On Thursday, March 21, the Board of Environmental Protection will consider whether to uphold a 2012 Department of Environmental Protection denial of an industrial-scale wind development on top of scenic Passadumkeag Mountain. The denial was based on the department’s determination that the scenic impact of the project would be unreasonably adverse. The DEP deserves credit for applying this standard in law, and the BEP should uphold this decision.
In his March 18 OpEd in the BDN, “Let Turbines Stand on Passadumkeag Mountain,” Jackson Parker says that the DEP decision “threatens to undermine Maine’s attractiveness for investors.” That may be true for a small handful of companies with a financial stake in industrial wind development, such as Reed & Reed. For thousands of other Mainers, however, the decision represents hope that our state regulators are appropriately applying the standards in law.
Passadumkeag Mountain looms directly over Saponac Pond, a body of water that the state has identified as a “scenic resource of state or national significance.” This designation affords such bodies of water some extra protection, as wind developers must demonstrate that their respective projects will not result in an unreasonably adverse scenic impact.
I think wind energy advocates and foes alike would agree that this aspect of the law is imperfect, in part because it relies upon subjective assessments from consultants, developers and regulators, who try to determine the distinction between “adversely negative” and “unreasonably” so. Still, it is a test that must be met and in this case was not.
Nearly 300 passionate people attended a public information meeting on the project last fall, and not one person spoke up in support of the development. More than 300 area residents signed a petition opposing the project, and letters from two prominent members of the legislative delegation were read into the record urging the DEP to deny the development. And for good reason.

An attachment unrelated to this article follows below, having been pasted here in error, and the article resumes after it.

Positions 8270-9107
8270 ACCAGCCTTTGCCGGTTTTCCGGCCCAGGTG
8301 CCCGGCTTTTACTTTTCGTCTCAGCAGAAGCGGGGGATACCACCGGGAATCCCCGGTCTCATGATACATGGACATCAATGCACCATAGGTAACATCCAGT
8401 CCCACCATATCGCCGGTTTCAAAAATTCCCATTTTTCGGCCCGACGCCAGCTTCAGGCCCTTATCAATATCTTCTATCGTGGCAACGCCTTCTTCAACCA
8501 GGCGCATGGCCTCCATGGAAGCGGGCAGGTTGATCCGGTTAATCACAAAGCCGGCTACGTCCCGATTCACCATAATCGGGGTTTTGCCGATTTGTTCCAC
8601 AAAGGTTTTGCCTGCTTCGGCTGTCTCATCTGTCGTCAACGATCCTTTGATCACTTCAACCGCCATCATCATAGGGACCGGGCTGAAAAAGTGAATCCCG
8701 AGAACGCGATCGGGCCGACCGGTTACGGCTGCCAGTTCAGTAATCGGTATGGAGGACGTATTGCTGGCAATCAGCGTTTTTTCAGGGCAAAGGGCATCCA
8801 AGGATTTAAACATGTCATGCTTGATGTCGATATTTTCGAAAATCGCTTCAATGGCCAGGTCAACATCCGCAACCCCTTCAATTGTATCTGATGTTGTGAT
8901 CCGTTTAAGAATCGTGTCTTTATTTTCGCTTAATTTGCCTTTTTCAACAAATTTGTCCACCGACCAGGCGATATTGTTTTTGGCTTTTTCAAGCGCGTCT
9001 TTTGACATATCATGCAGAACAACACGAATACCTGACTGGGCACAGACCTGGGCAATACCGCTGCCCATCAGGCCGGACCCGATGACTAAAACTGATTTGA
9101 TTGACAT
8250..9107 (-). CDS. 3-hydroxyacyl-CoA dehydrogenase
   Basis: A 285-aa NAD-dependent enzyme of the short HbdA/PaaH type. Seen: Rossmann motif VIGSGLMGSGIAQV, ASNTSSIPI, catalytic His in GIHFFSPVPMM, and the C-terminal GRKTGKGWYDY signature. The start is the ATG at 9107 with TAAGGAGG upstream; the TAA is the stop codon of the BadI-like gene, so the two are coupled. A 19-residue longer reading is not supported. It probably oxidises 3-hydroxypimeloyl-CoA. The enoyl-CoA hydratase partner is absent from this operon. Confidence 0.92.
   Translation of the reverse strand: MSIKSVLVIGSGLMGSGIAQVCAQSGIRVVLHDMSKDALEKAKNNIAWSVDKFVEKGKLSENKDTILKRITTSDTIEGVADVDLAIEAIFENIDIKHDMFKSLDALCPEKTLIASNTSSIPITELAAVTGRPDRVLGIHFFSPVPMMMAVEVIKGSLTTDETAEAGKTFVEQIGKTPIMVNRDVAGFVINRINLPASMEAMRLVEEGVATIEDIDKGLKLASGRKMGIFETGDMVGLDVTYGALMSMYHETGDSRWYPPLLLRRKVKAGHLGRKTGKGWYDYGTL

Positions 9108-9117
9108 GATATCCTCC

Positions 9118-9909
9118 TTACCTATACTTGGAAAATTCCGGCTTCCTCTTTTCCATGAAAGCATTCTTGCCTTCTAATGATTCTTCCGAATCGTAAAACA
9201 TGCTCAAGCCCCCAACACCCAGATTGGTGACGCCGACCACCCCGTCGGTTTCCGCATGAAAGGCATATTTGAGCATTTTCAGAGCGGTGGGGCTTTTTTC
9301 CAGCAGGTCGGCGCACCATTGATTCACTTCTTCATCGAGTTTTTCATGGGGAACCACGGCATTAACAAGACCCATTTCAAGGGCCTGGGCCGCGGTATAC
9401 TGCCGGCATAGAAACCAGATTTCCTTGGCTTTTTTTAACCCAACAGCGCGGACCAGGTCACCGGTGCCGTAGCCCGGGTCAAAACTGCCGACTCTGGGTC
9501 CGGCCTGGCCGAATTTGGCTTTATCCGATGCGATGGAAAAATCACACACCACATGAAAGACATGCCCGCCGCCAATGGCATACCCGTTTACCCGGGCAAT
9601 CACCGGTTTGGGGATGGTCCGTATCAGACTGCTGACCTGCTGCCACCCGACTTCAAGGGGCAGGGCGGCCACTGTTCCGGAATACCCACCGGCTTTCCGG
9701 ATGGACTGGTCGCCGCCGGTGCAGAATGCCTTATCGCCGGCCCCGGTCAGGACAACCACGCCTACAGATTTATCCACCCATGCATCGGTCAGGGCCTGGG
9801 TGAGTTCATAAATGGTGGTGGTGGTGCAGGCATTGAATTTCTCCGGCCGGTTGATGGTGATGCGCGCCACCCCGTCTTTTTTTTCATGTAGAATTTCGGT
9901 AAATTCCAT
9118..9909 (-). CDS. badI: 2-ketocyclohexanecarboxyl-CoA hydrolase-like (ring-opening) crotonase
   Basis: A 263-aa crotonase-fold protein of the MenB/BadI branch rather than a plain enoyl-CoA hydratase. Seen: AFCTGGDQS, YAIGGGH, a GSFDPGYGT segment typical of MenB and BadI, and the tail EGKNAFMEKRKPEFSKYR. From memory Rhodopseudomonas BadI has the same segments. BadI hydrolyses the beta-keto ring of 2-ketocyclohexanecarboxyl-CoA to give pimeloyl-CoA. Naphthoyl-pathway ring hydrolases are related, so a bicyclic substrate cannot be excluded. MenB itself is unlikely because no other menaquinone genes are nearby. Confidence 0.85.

Although the Passadumkeag Wind LLC project would not be visible from the developer’s headquarters in Houston, Texas, it would be absolutely inescapable from anywhere on Saponac Pond and certainly considered “unreasonable” by many who enjoy the lake. In fact, a third party hired by the DEP to review the visual impact assessment stated that, “this project would dominate the views that many users would experience … it would add a distinct and unnatural form to this mountain landscape.”
The giant, 459-foot-tall towers would also be visible from three other bodies of water that the state has identified as “scenic resources of state or national significance”: Nicatous Lake, Lower Pistol Lake and Spring Lake. Several other lakes and ponds in the viewshed would also be adversely affected.
Parker has made his own appraisals about the area, stating that, “Saponac Pond is neither pristine nor undeveloped.” From Route 188, which passes by the north shore of the lake, it appears to be both — with little to no development in sight. He also states that Passadumkeag Mountain contains evidence of a working forest, with clear cuts and logging roads. But sustainable forestry is common in Maine, and the Natural Resources Council of Maine stated in their submitted comments that active forestry shouldn’t distract from the scenic quality of Passadumkeag Mountain.
There is a difference between regulatory stability and a rubber stamp. The DEP should be applauded for applying the standards in law. I encourage those who are interested in the outcome of this board ruling to attend the hearing at 9 a.m. Thursday, March 21, at the Augusta Civic Center.
Chris Jackson is a lobbyist based in Augusta. He does not represent any clients on this issue. He is a property owner near Passadumkeag Mountain.